Down the Rabbithole Part Two: Alice meets a White Knight, a Fancy Bear and the (Anti-)Red Queen


Ex-Tory MP and NewsCorp journalist Louise Mensch’s Twitter feed is riveting. And yes, at times, bizarre – although we are, frankly, living in bizarre (‘unpresidented!’) times. It is easy to imagine that, in Mensch’s world, everyone is a Russian spy – she flings out suspicions and accusations at a rate of knots, statements which can at times appear disjointed and senseless (and which invite from her followers and detractors a commingle of scorn, admiration and the occasional threat typed in Cyrillic) – but her ‘whack job’ notions are often borne out, even if her methods sometimes appear inconsistent and even incoherent. Her nose, one might say, is of bloodhound calibre, and her persistence extraordinary. Although, depending on facts that are yet to be revealed, she either broke the Trump wiretapping story that has overshadowed this past weekend, or – if found to be untrue – inadvertently triggered it with this article she wrote last November.

Since I mentioned journalist Glenn Greenwald in Rabbithole part one, I might as well mention him again. Greenwald, along with Edward Snowden and Julian Assange, is considered by Mensch to be in the service of The Russians. As well as being – along with Laura Poitras – one of the journalists who broke the Snowden story, Greenwald (again, along with Poitras) is one of the co-founders of online news source The Intercept. According to Mensch the outlet is a vehicle for Russian propaganda; she dubs it The Ivancept.



Mensch has criticised Greenwald for, as she sees it, undermining the case against Trump and arguing the case for Russia. In the previous Rabbithole I highlighted some of Greenwald’s comments on the so-called Deep State, which had been picked up by both Julian Assange and right-wing American talkshow host/conspiracy theorist Russ Limbaugh. Limbaugh, since then, has created a terrifying spectre known as ‘Obama’s Shadow Government’, with which he routinely menaces his audiences – and that’s another story. But back in January Greenwald ran a piece in The Intercept which criticised the easy Cold War ‘reds-under-the-bed’ rhetoric into which US media and other commentators have been so quick to fall. And it’s true; there is a disturbing ease with which anti-Russia hysteria can be, and has been, whipped up. It’s almost as if it had never gone away in the sixty-plus years that have elapsed post-McCarthy and the Rosenbergs.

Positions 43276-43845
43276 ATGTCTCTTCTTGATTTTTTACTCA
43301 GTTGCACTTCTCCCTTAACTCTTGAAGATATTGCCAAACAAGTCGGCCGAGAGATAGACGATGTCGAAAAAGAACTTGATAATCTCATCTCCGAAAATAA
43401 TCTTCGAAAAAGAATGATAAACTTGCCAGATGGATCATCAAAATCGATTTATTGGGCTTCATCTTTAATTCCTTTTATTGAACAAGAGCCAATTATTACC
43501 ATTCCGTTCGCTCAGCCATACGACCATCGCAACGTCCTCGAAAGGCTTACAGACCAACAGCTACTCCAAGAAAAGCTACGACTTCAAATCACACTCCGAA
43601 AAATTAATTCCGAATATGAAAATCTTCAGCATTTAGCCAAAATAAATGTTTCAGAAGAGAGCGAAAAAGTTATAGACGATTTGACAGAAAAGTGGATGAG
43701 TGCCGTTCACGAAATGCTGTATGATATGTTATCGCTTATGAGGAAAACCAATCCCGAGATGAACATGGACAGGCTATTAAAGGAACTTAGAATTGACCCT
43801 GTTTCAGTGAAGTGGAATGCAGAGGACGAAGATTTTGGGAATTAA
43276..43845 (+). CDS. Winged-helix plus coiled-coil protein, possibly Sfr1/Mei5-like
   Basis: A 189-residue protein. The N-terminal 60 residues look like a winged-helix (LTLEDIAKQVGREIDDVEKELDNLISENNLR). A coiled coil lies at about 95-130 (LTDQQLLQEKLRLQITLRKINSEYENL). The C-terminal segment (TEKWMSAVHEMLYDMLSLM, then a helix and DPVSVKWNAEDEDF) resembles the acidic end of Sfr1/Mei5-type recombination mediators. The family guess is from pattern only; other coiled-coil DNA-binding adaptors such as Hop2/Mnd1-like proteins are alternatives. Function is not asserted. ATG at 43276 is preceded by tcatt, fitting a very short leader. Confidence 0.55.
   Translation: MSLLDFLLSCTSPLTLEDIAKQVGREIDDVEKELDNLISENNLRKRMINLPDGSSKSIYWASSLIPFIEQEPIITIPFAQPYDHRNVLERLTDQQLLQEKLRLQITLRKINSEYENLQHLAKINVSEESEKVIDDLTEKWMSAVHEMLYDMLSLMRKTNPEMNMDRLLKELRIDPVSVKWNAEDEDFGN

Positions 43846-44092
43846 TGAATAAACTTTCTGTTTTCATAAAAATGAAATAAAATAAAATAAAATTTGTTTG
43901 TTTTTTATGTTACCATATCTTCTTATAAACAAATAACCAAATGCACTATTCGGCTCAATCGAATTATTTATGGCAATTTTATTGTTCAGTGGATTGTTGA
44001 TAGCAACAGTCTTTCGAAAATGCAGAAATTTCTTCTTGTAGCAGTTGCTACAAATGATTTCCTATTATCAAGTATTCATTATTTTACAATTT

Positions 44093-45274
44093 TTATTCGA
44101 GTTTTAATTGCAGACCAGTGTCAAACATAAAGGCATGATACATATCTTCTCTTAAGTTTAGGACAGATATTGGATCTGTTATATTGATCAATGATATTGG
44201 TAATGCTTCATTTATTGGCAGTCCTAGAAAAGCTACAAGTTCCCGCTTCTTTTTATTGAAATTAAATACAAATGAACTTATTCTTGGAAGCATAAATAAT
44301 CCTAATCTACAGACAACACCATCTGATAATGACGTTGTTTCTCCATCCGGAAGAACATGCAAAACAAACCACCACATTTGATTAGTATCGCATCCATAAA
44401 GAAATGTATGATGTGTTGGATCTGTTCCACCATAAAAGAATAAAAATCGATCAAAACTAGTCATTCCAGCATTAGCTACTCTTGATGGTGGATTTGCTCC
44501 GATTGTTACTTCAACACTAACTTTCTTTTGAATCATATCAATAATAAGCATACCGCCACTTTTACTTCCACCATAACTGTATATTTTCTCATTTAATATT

Greenwald has repeatedly accused the Washington Post and other mainstream news outlets of spreading ‘false news’, and even went so far as to equate journalistic inaccuracy or bias with outright Fake News (or should I say: FAKE NEWS!!!!!!!), arguing that there was no verifiable difference between them. This, of course, foreshadowed Trump’s obliterating and obfuscating use of the term ‘fake news’, although I don’t imagine that Greenwald intended it in this way. The Intercept itself made the mainstream news last week on account of Juan Thompson, a former Intercept reporter who has been charged with antisemitic incidents in the US. This spurred Mensch to tweet triumphantly about the ‘Russian connection’, attracting bafflement and indignation from followers unable to keep up with Mensch’s whistle-stop tour of apparently tenuous links. Ironically, a statement published by The Intercept said that Thompson had been fired for making up false stories and sources.